CS:GO is a highly competitive game on every level. That is especially true on the professional scene for obvious reasons. In a competitive amateur environment, only those who really, really, REALLY want it go pro. That can sometimes lead to breaking the set boundaries to gain a competitive advantage. This phenomenon we call cheating has been around since day one, obviously. It has caused problems before, obviously. But in September 2020, it caused a true, certified CS:GO scandal.
The CS:GO coaching bans rocked the calmly floating boat of the online era like an iceberg. The coronavirus situation somewhat numbed us to any other issues within the scene. A sweet state of oblivion. Until all of a sudden, dozens of CS:GO coaches, some of whom highly decorated and very well respected within their craft, were banned by the Esports Integrity Commission (ESIC) for violating the game's, well, integrity.
How and why this happened? Was it fair and/or beneficial to the professional CS:GO scene? Let's try and answer all of these questions in the following few paragraphs.
Before we get to the punishment, we must first make ourselves familiar with the crime. The whole fiasco was born from a spectator bug within the CS:GO engine. It allowed the spectator to see parts of the map in real time, giving vital information on the enemy's movement. Obviously, such info should not be available to any team's coach. The freaky part is that this bug had been in the game for years before it was finally brought to the attention of the public this summer.
As more and more coach names were connected with the bug exploit, ESIC got on the case. No surprises there. We're sure there were a bunch of shocked faces once their final estimations became public, however. A total of 37 CS:GO coaches, some of whom true pillars of the profession, were handed bans spanning up to three years for their crimes.
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Some of the ban victims took it on the chin while others appealed. The coach of CIS team forZe – Sergey "lmbt" Bezhanov, even succeeded in his appeal – the only such case thus far. The question on everyone's mind during all of this was, and still is – how did we come to it and are the coaches deserving of their punishment? Now that we have a basic understanding of the facts, we can delve into a discussion on that matter.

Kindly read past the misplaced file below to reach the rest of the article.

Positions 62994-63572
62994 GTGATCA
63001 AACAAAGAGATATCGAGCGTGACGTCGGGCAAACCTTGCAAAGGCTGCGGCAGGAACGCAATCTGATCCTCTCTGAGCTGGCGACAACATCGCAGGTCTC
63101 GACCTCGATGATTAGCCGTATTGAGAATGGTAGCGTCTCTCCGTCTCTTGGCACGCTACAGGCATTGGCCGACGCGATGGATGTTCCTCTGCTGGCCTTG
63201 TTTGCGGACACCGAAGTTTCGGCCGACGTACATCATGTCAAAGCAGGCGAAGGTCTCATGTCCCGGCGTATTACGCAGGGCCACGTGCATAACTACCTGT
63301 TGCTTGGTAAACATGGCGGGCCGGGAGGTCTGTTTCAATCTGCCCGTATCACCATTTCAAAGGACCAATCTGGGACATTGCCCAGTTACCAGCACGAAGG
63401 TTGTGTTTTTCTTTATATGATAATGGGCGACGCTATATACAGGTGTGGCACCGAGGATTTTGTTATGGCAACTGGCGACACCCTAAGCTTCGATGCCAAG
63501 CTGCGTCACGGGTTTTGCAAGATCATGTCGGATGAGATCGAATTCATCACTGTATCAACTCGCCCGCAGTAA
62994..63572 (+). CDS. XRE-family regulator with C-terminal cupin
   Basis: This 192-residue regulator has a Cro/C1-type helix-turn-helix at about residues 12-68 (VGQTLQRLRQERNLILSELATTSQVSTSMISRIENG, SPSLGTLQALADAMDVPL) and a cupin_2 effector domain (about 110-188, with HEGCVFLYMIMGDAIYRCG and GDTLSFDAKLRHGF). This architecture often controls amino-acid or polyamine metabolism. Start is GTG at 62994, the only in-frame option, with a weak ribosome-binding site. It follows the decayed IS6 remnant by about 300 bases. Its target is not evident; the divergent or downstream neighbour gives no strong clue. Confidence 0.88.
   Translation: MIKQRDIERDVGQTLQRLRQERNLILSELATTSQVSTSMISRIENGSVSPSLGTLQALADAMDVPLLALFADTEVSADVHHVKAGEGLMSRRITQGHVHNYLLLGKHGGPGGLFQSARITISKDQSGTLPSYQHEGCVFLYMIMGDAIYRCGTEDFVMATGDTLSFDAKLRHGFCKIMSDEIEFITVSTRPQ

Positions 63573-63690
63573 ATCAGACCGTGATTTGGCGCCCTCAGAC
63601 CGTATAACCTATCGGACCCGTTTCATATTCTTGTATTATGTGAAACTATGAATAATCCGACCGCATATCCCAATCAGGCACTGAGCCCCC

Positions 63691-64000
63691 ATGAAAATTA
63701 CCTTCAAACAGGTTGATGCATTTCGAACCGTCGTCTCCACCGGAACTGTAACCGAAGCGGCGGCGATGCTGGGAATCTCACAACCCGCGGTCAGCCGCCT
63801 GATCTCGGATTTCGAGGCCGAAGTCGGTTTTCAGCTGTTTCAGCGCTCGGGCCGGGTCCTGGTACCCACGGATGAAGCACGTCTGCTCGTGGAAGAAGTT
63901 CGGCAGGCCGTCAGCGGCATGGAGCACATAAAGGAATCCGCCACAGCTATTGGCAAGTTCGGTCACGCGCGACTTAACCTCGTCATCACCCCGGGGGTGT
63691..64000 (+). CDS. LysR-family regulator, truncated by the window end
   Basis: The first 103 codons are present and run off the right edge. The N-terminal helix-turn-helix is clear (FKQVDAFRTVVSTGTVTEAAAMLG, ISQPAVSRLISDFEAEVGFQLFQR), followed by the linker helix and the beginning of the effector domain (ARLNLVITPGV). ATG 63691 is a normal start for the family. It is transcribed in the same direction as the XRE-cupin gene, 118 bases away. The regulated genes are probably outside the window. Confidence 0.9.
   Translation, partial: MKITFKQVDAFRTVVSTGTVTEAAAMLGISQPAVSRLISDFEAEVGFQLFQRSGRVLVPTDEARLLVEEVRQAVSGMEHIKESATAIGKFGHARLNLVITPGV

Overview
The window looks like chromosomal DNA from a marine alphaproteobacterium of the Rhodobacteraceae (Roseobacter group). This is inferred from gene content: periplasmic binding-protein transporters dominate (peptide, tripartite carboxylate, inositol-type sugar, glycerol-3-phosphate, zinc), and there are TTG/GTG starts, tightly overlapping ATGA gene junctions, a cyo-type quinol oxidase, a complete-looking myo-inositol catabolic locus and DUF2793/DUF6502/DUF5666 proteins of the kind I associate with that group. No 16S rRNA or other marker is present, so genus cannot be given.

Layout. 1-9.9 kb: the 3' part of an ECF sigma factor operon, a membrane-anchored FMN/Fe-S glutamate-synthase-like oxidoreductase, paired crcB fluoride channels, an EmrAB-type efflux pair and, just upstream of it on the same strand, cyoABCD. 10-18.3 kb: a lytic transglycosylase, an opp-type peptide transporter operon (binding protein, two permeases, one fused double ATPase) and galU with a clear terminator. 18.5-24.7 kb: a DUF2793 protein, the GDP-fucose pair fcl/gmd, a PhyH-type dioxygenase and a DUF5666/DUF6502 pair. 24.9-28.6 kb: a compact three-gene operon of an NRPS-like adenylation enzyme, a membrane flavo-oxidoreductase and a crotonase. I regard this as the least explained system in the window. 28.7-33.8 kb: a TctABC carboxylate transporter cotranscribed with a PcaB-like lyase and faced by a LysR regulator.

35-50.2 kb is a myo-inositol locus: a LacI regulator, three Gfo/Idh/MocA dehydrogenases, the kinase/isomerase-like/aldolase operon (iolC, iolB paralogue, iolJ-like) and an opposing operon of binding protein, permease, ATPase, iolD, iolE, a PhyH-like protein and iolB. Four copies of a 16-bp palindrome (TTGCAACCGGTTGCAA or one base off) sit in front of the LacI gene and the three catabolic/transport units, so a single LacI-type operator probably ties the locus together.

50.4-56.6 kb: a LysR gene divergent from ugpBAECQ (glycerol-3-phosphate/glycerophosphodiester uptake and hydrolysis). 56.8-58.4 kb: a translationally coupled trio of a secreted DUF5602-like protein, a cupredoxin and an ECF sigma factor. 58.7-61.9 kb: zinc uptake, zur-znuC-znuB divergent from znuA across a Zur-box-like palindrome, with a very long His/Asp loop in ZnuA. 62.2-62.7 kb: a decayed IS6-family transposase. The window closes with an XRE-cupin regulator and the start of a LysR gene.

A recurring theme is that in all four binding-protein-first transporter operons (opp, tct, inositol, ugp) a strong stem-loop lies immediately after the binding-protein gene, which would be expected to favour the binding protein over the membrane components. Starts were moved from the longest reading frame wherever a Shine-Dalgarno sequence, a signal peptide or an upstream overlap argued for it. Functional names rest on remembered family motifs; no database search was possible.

Does the Punishment Fit the Crime?
To clarify, not everyone received the same end of the same stick. Ban durations range from 3.5 months to three years and to be fair, only one coach - Aleksandr "zoneR" Bogatiryev, got more than two years. There are still plenty of dudes who've earned respect throughout their careers that got shut out for half a year or more and what's adding insult to injury – they've lost a lot of that hard-earned respect.
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We believe that in most cases, that's not really fitting the scale of the crime. Cheating is one of the worst things you could do in esports and gaming in general and make no mistake, this is a form of cheating. Like so many of the accused have pointed out, however, if you really want to abuse that hole in the game, you would do it more than once in a meaningless online league game. Many of the cases are exactly that: one or two instances, usually in a low-tier match.
The funniest example of all is that of FURIA coach Nicholas "guerri" Nogueira, who was accused of exploiting the bug twice, with one of these instances coming in a defeat. While we accept that not every cheater wins every single game, it's hard to imagine a pro team losing a game where they supposedly know all of their opponents' positions. Guerri got four months for this.
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The other argument against the severity of the bans is that all of this was caused by a bug in the game! A bug that multiple people have confirmed existed for years and that Valve did nothing to fix. For years! It's a miracle that every game did not turn into a stand-off of who can exploit CS:GO better. If Valve had watched over the game more meticulously, then this would not have been possible at all. Mind you, the bug had been reported dozens of times over the years.
Not saying ESIC should have patted the coaches on the back for cheating just a little bit instead of going all out, but this witch hunt does give off the vibe of an overkill. Some of the culprits might have gone a bit overboard, some probably deserve what's coming to them. What about those like lmbt? What about guerri? What about Robert "RobbaN" Dahlström, who claims he was stuck within the bug a couple of times, did not exploit it and reported it immediately, but still received a 5.5-month suspension?
The sheer amount and severity of the bans appear to be an attempt at a strong message against cheaters: "Don't do any of that doo doo to us or else!". What it's really done is make CS:GO and the pro scene specifically look bad, take a number of quality coaches out of business (many of those with heftier bans were released by their teams immediately) and cause unnecessary tension in times when we need the exact opposite.
The final ESIC report on the topic is expected to come out in the following days and give a conclusion to this saga. Based on ESIC's own words regarding that report, we don't expect them to push back on the initial decisions. The CS:GO coaching bans will likely remain exactly where they are now and we'll be left with a couple of punished cheaters, a bunch of punished non-cheaters and a much worse pro scene as a result.